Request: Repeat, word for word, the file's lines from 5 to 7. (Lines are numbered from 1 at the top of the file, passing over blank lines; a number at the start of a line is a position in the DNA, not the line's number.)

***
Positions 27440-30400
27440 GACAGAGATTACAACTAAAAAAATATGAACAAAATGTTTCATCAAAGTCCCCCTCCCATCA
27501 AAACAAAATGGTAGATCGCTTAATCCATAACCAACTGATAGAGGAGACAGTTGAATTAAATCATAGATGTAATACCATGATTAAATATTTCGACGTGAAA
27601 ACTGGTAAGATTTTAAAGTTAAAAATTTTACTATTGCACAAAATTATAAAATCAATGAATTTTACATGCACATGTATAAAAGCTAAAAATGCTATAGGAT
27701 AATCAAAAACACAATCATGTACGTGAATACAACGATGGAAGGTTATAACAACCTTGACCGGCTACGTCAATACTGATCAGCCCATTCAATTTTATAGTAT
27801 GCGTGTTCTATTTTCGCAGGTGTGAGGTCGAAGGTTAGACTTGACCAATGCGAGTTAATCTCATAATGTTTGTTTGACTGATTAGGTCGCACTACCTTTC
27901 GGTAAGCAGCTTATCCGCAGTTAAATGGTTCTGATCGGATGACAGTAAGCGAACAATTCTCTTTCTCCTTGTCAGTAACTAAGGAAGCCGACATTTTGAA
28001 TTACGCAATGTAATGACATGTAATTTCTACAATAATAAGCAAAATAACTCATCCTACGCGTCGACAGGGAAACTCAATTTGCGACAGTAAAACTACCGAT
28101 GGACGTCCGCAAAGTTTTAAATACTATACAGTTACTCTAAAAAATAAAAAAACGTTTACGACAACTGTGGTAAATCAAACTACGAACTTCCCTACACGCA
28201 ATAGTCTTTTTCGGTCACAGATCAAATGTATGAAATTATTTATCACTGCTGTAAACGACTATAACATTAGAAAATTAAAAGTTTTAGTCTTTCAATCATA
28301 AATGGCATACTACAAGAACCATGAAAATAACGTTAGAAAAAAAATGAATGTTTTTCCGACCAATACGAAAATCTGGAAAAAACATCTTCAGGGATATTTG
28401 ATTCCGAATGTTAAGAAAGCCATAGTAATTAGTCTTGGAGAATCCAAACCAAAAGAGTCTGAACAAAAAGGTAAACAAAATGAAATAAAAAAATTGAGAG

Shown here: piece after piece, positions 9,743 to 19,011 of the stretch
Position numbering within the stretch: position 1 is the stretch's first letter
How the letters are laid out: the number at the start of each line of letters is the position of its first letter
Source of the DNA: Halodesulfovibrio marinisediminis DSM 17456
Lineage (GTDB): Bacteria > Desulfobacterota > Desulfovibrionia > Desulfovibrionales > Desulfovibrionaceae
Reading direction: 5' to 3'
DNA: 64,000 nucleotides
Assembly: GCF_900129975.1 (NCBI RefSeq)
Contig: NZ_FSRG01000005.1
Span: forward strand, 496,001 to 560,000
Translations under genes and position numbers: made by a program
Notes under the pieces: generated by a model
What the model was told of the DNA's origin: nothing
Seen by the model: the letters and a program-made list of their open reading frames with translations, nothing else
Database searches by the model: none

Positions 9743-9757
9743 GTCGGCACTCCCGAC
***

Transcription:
27701 AATCAAAAACACAATCATGTACGTGAATACAACGATGGAAGGTTATAACAACCTTGACCGGCTACGTCAATACTGATCAGCCCATTCAATTTTATAGTAT
27801 GCGTGTTCTATTTTCGCAGGTGTGAGGTCGAAGGTTAGACTTGACCAATGCGAGTTAATCTCATAATGTTTGTTTGACTGATTAGGTCGCACTACCTTTC
27901 GGTAAGCAGCTTATCCGCAGTTAAATGGTTCTGATCGGATGACAGTAAGCGAACAATTCTCTTTCTCCTTGTCAGTAACTAAGGAAGCCGACATTTTGAA